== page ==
Sunday, December 2, 2007

Batman - Robin Meets Man-Bat!

sg
Uncredited producers, still Herb Davidson and Charlotte Saunders?

Neal Adams' checklist lists this as being a reprint from Detective Comics #402 (story by Frank Robbins, art by Neal and Dick Giordano), but I had always thought the DC/Power Record stories were all original.

Not having a copy of 'Tec #402, I can't check, but from what I've been able to look up, the story in that issue is listed at fifteen pages, but the story here is twenty pages long. Anybody out there have an answer?

Love that back cover!



7 comments:

Anonymous said...

I had this and "Invasion of the Dragonmen" as a kid, and never lost the records. They were both produced by 'Arthur Korb.' I've always thought these sounded as convincing as the old radio dramas the local public radio station plays on Sunday nights.

In the last couple weeks, since I've gotten my hands on more Power Records, the Davidson/Saunders productions sound like crap -- weak sound effects, single-note keyboard (credited to Univox) soundtrack, although I think the acting is excellent.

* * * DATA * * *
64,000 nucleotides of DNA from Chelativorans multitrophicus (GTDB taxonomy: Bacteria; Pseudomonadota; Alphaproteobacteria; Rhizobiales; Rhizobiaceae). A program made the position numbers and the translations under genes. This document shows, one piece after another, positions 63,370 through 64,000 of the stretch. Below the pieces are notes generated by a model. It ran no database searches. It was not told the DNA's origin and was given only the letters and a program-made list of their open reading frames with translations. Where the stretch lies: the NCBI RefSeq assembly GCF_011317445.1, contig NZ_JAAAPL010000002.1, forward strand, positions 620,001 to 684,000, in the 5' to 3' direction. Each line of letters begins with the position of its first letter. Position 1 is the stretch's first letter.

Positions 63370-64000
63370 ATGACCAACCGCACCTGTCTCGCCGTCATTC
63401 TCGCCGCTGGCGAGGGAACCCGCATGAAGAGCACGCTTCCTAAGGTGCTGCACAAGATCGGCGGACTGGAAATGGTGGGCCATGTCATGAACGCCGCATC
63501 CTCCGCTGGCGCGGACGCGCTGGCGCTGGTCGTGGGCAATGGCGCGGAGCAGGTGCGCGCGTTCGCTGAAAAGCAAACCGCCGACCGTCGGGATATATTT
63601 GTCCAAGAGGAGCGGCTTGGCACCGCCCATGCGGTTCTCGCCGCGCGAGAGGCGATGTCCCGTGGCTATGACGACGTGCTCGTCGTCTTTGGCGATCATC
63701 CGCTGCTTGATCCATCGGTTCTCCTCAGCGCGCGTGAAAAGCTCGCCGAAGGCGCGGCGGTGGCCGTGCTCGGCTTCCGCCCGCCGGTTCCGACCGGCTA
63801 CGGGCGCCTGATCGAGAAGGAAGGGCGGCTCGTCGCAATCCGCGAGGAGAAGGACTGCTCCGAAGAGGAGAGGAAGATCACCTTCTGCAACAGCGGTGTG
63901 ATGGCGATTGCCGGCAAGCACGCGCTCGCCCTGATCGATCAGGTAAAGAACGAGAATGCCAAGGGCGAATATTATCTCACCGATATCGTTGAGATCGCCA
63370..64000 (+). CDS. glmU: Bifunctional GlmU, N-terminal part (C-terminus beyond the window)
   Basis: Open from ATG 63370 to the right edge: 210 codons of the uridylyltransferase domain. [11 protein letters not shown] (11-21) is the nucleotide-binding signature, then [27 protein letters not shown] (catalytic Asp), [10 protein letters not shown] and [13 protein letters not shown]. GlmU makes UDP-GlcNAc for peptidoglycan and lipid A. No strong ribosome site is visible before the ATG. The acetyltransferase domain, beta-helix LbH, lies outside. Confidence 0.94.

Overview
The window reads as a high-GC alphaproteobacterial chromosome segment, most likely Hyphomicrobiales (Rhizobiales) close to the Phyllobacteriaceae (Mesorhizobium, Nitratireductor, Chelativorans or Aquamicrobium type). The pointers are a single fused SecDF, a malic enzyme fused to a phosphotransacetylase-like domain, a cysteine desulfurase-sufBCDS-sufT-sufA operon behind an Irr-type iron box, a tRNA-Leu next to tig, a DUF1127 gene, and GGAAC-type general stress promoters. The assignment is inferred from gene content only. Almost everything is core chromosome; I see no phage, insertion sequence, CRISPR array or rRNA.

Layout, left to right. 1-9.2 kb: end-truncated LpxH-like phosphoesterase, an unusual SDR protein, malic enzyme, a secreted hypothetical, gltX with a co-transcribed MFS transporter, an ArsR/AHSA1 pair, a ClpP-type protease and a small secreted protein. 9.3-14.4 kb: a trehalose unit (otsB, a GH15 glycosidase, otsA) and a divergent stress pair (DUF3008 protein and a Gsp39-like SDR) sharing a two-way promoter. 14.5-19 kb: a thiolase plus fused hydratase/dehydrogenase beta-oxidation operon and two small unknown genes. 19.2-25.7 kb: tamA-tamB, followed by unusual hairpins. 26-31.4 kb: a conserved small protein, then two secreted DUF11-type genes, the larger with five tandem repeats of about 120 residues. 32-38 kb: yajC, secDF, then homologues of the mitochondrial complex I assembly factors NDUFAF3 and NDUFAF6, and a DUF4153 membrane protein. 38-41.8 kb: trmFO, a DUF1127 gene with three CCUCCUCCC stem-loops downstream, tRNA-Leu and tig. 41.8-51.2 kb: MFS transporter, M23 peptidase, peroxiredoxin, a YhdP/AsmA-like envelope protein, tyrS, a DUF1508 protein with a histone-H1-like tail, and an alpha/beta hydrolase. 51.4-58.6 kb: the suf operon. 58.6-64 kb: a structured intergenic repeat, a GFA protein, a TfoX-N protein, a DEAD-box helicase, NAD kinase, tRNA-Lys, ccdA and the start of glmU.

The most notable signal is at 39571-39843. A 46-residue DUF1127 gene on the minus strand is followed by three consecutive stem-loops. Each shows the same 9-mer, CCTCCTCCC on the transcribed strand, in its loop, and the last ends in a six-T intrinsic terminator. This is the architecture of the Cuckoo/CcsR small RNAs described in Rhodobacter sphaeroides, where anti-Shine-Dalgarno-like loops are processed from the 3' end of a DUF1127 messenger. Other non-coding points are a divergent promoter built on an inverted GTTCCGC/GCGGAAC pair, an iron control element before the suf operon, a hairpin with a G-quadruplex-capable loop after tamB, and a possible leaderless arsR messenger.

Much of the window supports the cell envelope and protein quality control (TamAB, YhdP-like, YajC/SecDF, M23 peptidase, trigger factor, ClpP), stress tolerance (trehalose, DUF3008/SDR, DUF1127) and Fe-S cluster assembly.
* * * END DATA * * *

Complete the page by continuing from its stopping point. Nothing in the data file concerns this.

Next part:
As I said, I had "Robin Meets Man-Bat," and I was always intrigued by the thumbnail on the inside cover of the other Batman record, the one with the Joker. Wait'll you hear that (I don't know who produced it); the acting and sound fx are terrible (Batman sounds like a stroke victim, although the Joker is good), but it does have a good modern jazz-inspired soundtrack.

Thanks again for putting these up, and posting as much information as you can about them.

I think "Robin Meets Man-Bat" used clips of real Neal Adams art, and the rest of the book is a 'framing story' illustrated by Neal Adams' studio -- I just think the 'present tense' part of the story is less impressive to look at than the 'flashbacks.' I thought that when I was a small boy, and I stand by my opinion.

I have to wonder if Neal Adams' studio didn't do "Invasion of the Dragonmen," because it isn't an adaptation of a regular story, and it looks more 'Neal Adams' than 'Early '70's Marvel.'

Hate to pester you with nerdliness, but a wise man told me some time back, "There's a nerd for everything." Well, you found what I'm a nerd for.